[36] We reverse the judgment of the Court of Appeals, and remand the case for further proceedings consistent with this opinion.

[37] Publish


Opinion Footnotes


[38] *fn1 . All references to the Rules are to the Texas Rules of Evidence.

[39] *fn2 . Page v. State, 88 S.W.3d 755 (Tex. App. - Corpus Christi, 2003).

[40] *fn3 . Id. at 763.

[41] *fn4 . Id. at 764.

[42] *fn5 . Id.

[43] *fn6 . Id. at 765.

[44] *fn7 . Id. The Court of Appeals did not address appellant's Rule 403 arguments. Id. at 768 n. 15.

[45] *fn8 . Lane v. State, 933 S.W.2d 504, 519 (Tex. Crim. App. 1996)(citing Montgomery v. State, 810 S.W.2d 372 (Tex. Crim. App. 1991)).

[46] *fn9 . Rule 404(b) provides in relevant part: Evidence of other crimes, wrongs or acts is not admissible to prove the character of a person in order to show action in conformity therewith. It may, however, be admissible for other purposes, such as proof of motive, opportunity, intent, preparation, plan, knowledge, identity, or absence of mistake or accident.... See also Moses v. State, 105 S.W.3d 622, 626 (Tex. Crim. App. 2003)(citing Montgomery).

[47] *fn10 . Lane, 933 S.W.2d at 519.

[48] *fn11 . Id.; Siqueiros v. State, 685 S.W.2d 68, 71 (Tex. Crim. App. 1985); see also Robbins v. State, 88 S.W.3d 256, 261 (Tex. Crim. App. 2002)(vigorous cross-examination can, by itself, place in issue a non-conformity purpose under Rule 404(b)).

[49] *fn12 . Siqueiros, 685 S.W.2d at 71.

[50] *fn13 . Defense counsel also cross-examined the complainant on whether she used cocaine the day she picked appellant out of the photo lineup and whether she thought being a victim would assist her with her pending criminal problems. Counsel pointed out discrepancies between her written statement and her testimony regarding the length of time she was in the car with her assailant and whether she lived on the streets or at the Salvation Army. He questioned the fact that she said she reported the incident immediately to a person named "Henry" but she did not ask the police to find him to corroborate her statement. And counsel questioned the fact that she did not report the offense to the police until days after Simmons said it occurred. Defense counsel's questions to Officer Kershaw also suggested that the photo line-up was tainted. We need not, at this juncture, determine whether any of these additional questions also raised the issue of identity.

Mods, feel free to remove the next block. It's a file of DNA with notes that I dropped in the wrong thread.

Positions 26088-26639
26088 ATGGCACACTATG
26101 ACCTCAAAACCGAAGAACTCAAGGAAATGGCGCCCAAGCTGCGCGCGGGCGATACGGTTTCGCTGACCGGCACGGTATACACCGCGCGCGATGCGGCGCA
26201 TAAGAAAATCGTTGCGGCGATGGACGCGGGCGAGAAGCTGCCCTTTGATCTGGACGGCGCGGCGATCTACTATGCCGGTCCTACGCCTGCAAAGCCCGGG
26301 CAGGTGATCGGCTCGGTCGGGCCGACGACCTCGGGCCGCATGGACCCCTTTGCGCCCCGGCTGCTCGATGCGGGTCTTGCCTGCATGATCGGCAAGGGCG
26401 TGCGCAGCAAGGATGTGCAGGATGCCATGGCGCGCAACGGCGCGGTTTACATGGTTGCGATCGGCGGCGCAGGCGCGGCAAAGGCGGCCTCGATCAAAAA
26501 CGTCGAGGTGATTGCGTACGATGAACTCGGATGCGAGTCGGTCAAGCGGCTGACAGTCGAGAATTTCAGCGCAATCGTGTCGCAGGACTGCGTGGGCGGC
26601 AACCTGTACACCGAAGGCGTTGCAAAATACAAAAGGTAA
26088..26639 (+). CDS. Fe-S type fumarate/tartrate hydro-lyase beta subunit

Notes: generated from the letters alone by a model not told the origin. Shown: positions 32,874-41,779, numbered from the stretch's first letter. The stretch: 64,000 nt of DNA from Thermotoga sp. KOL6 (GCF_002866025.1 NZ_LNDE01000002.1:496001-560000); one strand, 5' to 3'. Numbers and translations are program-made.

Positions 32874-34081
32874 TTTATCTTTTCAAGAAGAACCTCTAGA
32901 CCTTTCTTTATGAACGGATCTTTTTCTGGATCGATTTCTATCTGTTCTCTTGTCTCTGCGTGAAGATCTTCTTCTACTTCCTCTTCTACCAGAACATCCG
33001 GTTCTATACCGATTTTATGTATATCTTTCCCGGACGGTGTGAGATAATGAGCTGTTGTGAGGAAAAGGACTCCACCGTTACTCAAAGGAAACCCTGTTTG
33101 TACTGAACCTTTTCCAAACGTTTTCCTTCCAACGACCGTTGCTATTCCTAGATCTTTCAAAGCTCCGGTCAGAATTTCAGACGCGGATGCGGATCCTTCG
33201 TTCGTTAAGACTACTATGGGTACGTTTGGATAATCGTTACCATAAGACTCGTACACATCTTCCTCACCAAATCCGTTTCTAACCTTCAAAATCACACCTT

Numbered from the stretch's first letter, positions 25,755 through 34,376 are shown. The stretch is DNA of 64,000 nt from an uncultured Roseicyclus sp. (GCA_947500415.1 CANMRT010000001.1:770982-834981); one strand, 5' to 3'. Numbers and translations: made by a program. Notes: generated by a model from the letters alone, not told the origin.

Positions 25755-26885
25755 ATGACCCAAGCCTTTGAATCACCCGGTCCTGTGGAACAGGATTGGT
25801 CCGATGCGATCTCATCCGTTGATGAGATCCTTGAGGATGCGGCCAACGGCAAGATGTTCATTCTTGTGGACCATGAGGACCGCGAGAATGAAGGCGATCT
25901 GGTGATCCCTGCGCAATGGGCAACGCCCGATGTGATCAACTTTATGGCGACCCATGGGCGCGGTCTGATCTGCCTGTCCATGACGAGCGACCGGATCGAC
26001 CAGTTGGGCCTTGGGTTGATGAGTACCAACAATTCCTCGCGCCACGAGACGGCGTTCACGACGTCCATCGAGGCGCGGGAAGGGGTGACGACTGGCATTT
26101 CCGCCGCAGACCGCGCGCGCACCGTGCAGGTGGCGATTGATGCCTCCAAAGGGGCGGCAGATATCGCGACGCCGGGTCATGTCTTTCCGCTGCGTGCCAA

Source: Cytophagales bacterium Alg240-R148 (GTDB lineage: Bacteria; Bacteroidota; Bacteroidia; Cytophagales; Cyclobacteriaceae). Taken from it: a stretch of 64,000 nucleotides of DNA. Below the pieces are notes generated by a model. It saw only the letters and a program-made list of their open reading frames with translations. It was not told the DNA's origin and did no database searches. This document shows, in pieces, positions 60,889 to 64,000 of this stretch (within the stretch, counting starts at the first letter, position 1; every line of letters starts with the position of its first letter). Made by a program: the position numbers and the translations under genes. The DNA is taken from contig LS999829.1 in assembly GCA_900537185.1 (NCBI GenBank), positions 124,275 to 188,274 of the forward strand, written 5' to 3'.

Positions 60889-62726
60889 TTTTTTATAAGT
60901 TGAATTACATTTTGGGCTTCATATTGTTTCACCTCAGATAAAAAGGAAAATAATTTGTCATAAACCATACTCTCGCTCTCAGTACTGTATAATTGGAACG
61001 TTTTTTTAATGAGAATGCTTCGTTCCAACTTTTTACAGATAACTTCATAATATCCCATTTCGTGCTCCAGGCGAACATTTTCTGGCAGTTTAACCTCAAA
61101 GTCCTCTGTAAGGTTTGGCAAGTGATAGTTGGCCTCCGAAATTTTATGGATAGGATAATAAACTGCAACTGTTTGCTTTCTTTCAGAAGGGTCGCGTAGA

[51] *fn14 . Whether the extraneous offenses were in fact sufficiently similar to show identity was not addressed by the Court of Appeals, and we do not address that question here. See Lane, 933 S.W.2d at 519 ("an extraneous offense must be so similar to the offense charged that the offenses are marked as the accused's handiwork").